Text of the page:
In addition to the chance of seeing the Northern Lights, there’s plenty going on in Reykjavik during the winter
Reykjavik is popular destination for holidaymakers looking for something a little different. A small city with a relaxed atmosphere, Reykjavik possesses plenty of sights to keep most visitors happy for a few days but it is well worth taking at least one trip out of the city to witness some of Europe’s most spectacular scenery. Another popular trip for visitors is to search for the Northern Lights.
As I write this blog at the end of December we are in the middle of the main season for seeing the incredible phenomenon we call the Northern Lights or Aurora Borealis. The season runs from the onset of autumn through to mid spring. The Aurora Borealis are a spectacular natural phenomenon, often seen as waves of brilliantly coloured light dancing across the Arctic sky. These lights originate from the sun, where large explosions and electronic storms throw flares and solar particles deep into space. These clouds of solar particles are caught by the Earth’s magnetic field at the south and north poles. The particles collide with the gases of Earth’s atmosphere and cause them to glow.
Perhaps the easiest and the best way to search for the Northern Lights is to join an organised excursion. Far from the glow of the city lights, the excursion will leave Reykjavik at about 8pm and travel outside the city to hunt for the spectacular display of lights in the sky in the form of dramatic shapes, colours and patterns. There’s no guarantee that you’ll see the Northern Lights, but the hope and anticipation is half the fun! If weather conditions are poor the excursion will be postponed until the skies are clearer.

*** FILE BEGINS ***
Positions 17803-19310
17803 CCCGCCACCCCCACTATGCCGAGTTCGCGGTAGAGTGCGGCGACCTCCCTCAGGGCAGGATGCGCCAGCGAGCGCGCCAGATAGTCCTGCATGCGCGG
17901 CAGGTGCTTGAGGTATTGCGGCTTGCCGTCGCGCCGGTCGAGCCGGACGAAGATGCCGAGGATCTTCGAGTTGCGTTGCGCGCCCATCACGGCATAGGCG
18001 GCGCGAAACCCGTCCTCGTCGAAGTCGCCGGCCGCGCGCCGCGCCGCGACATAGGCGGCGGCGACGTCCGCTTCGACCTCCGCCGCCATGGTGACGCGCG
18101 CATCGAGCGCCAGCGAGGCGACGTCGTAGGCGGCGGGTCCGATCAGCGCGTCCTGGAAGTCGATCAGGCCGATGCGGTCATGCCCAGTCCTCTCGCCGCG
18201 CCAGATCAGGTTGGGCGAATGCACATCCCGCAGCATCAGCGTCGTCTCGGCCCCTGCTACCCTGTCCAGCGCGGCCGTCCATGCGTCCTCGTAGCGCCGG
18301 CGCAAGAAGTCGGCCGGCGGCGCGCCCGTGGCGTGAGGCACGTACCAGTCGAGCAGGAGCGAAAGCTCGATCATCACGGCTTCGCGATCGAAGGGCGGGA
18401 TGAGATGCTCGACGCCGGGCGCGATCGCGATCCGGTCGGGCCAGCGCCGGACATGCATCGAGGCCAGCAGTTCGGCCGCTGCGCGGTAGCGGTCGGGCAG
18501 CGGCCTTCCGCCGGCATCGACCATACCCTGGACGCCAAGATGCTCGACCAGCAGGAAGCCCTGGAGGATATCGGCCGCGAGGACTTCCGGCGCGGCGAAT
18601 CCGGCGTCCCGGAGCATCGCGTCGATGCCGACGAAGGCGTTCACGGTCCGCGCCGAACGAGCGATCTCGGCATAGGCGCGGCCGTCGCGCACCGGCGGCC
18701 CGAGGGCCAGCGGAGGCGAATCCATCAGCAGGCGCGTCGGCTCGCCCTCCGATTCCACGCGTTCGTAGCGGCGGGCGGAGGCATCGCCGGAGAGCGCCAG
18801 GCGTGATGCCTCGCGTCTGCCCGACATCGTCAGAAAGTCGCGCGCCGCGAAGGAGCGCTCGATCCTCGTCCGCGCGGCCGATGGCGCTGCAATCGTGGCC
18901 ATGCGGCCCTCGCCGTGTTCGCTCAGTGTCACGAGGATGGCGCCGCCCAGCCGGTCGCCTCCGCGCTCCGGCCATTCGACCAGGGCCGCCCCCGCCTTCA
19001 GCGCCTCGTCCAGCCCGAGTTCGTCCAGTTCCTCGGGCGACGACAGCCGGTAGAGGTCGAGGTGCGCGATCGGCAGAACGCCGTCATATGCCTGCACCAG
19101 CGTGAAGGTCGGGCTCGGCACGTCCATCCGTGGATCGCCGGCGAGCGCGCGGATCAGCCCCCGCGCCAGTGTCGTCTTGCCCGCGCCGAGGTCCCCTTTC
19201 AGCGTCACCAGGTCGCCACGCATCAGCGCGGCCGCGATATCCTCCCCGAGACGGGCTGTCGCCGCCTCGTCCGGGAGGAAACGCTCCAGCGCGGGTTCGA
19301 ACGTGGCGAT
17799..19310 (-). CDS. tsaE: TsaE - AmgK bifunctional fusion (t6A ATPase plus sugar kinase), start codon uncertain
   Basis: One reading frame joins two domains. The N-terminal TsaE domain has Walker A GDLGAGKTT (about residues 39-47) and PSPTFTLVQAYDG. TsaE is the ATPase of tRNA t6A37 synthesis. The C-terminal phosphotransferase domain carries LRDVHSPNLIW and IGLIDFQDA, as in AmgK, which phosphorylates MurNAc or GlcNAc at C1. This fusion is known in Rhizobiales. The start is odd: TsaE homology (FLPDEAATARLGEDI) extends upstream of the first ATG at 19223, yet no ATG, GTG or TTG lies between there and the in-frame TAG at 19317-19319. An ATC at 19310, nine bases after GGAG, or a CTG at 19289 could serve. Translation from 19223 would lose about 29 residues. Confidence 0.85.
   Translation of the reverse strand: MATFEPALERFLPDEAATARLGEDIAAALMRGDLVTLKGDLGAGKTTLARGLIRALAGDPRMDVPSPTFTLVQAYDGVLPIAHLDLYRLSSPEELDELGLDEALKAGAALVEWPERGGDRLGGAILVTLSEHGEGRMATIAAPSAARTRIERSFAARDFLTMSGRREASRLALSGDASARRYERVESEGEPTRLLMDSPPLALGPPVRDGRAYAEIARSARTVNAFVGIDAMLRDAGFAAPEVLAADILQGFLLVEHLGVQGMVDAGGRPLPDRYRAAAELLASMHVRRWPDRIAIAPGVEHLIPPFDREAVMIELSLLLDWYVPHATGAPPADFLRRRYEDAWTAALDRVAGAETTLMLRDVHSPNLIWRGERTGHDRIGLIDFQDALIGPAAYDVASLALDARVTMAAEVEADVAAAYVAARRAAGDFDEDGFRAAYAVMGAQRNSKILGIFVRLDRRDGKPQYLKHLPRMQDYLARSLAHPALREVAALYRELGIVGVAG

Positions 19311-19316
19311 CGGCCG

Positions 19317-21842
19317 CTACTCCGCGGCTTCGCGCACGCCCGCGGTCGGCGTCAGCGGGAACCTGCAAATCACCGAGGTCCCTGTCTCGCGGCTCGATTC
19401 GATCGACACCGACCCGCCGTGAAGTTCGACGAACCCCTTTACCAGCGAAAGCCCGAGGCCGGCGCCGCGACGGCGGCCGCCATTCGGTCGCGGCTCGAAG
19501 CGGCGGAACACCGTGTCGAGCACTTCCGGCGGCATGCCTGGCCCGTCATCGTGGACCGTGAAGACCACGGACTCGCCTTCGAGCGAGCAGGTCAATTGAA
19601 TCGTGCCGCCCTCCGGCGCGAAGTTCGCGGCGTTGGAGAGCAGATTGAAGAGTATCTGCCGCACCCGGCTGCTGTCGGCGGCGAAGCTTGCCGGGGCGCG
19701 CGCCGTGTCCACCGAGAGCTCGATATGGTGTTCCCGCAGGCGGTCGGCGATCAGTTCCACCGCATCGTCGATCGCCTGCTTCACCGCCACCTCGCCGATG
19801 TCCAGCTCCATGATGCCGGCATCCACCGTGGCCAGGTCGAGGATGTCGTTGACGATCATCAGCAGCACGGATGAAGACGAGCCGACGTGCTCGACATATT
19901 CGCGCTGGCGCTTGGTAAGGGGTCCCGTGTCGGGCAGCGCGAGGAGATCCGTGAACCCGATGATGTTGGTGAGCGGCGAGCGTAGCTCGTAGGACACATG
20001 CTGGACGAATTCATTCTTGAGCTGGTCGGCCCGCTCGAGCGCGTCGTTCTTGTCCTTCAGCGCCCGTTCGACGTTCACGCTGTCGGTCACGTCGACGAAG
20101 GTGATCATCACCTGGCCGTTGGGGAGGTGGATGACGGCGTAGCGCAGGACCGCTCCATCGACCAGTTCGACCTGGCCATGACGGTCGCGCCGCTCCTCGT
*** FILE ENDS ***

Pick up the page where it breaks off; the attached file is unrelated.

Tonight, New Year’s Eve, Reykjavík will explode with colour and light in one of the most impressive firework displays most people will ever see. The setting is spectacular, with the colours being reflected in the calm waters of the bay. The city will be a cauldron of light and sound, heaving with locals and visitors as they all set about welcoming in the New Year.
Winter days are short in Iceland but in Reykjavik there’s a full calendar of cultural events with festivities galore, concerts, plays and many seasonal exhibitions to keep the visitor entertained. Many will also take an excursion outside the city such as the Golden Circle tour. This tour visits the impressive waterfall Gullfoss, the spectacular Geysir geothermal area with its incredible geyser, Strokkur, which shoots a 30ft jet of water into the air approximately every 8 minutes, and ThingvellirNational Park where the American and Eurasian tectonic plates are pulling apart.
There is certainly plenty of interest in and around Reykjavik to make any winter visit a very special and exciting few days.